We can do many interesting things by changing the values in the kernel. The rest of this section will explain how kernels and other image manipulation methods are used to find edges and gradients in an image.

The first step in finding edges and gradients in an image is to blur the image. (Note: for finding edges and image gradients, we use a grayscale version of the original image.) Blurring reduces the "noise" (randomness) in the picture, and allows us to find edges and determine image gradients more accurately.

To get a grayscale version of the image, we take the average of the red, green, and blue channels. However we use the following weights:

Intensity = 0.299R + 0.587G + 0.114B

Why do we use these weights? Well, the human eye is better at detecting some colors than others. It picks up green the best, followed by red then blue. We're interested in producing an image that represents what the eye thinks the intensity of light is at each pixel, and this weighting achieves that effect.

There are several choices for the filter kernel to use for blurring image. We will present three of them here.

__Box Filter:__The first, and the simplest, is the "box filter". Basically, the kernel for the box filter is filled with all 1s.__Bartlett Filter:__Somewhat more complicated is the Bartlett filter. In this, pixels closer to the center are weighted more heavily than those further away. For the Bartlett filter, imagine placing a cone on top of the kernel, and using the height of the cone at each location to determine that position's relative weight.__Gaussian Filter:__Like the Bartlett filter, pixels near the center are weighted more heavily in the Gaussian filter. However, instead of a cone placed over the kernel, imagine a 3-dimensional bell curve on top of it.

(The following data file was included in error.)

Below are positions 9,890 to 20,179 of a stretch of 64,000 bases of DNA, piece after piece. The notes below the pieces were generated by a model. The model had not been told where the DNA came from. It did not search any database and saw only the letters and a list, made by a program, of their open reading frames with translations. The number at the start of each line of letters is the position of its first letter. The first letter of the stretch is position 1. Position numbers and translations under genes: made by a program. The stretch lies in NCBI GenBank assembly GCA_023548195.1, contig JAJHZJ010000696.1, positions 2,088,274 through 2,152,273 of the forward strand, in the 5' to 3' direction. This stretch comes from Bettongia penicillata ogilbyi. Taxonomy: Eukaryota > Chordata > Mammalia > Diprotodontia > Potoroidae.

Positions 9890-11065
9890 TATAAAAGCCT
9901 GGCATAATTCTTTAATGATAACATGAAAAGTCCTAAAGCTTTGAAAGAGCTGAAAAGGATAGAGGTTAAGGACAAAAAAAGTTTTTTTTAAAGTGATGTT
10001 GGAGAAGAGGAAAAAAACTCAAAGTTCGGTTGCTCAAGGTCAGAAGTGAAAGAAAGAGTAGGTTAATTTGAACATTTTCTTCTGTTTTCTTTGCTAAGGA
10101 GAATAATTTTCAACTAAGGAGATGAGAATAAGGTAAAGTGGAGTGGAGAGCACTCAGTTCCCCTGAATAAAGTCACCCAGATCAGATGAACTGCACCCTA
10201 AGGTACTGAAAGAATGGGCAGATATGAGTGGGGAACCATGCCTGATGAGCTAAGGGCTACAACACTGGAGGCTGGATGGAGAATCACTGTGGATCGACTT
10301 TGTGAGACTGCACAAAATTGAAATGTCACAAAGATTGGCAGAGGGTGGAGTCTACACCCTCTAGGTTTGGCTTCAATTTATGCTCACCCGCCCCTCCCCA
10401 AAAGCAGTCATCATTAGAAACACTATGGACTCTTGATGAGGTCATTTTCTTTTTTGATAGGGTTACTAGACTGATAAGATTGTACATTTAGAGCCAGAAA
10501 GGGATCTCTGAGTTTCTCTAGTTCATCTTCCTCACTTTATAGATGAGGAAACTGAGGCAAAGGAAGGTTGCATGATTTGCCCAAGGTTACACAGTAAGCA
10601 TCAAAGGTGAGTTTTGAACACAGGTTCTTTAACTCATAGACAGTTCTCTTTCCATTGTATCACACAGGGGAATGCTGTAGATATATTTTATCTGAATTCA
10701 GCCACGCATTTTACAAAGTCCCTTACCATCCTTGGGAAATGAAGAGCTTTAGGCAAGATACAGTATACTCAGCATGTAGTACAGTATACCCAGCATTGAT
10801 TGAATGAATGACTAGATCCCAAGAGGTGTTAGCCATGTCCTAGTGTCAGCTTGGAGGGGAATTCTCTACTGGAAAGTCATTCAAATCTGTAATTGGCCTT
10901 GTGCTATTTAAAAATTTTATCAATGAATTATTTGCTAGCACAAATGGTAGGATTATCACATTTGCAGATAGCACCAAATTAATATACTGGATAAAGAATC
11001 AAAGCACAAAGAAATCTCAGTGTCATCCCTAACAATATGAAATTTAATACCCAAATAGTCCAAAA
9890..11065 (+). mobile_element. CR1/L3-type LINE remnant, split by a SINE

In general, which filter you should use depends on the image you're manipulating and what you want to accomplish. The box filter is the easiest to implement, but the Bartlett and Gaussian filters often produce "better" blurring results.

Once you have blurred the grayscale version of the original image, you are ready to do edge detection. The method of edge detection we present here is known as Sobel edge detection.

To do Sobel edge detection, we once again use filters. This time we make two passes over the image, using a different kernel each time. Here are the filter kernels that are used.

1 |
2 |
1 |

0 |
0 |
0 |

-1 |
-2 |
-1 |

1 |
0 |
-1 |

2 |
0 |
-2 |

1 |
0 |
-1 |

By using both these filter kernels on each pixel in the image, we get two new values at each pixel location (call them temp1 and temp2). We then produce a single value at each location using this formula: sqrt( temp1*temp1 + temp2*temp2 ). (You may notice a striking similarity to the distance formula used in mathematics.) Finally, we say that if this single value is above a certain threshold (usually specified by the user), then there is an edge at that location.

Given a blurred image, we can also produce the gradients for an image. To intuitively understand what the image gradient is, recall what a gradient in is in mathematics --- the direction of maximum rate of change. For a surface (such as an array of pixels), the gradient is the direction in which the color changes the fastest (and perpendicular to the gradient, the color changes the slowest --- i.e., it's close to the same color).

Why is this important to us (and important for the Impressionist program, in particular)? Well, if we know (at each pixel) the direction in which the color is changing the least, we can orient our brush strokes in that direction to make it more realistic. (Because if we paint a stroke in a certain direction, the color of the paint stays the same during that stroke!)

So how do we implement this? If you answer contained the word "filters," you're on the right track. We will actually produce two gradients, the x-gradient (telling how fast the color changes along each row), and the y-gradient (telling how fast the color changes along each column). Here are the kernels that are used.

x-gradient filter kernel:

-1 |
1 |

y-gradient filter kernel:

1 |

-1 |

Using these kernels gives us two separate images, one of which tells us how fast the color changes (at each pixel) in the x-direction, and one telling us how fast it changes in the y-direction. Finally, we use this information to determine the direction of the maximum rate of change in color, and we orient our brush strokes perpendicular to that direction.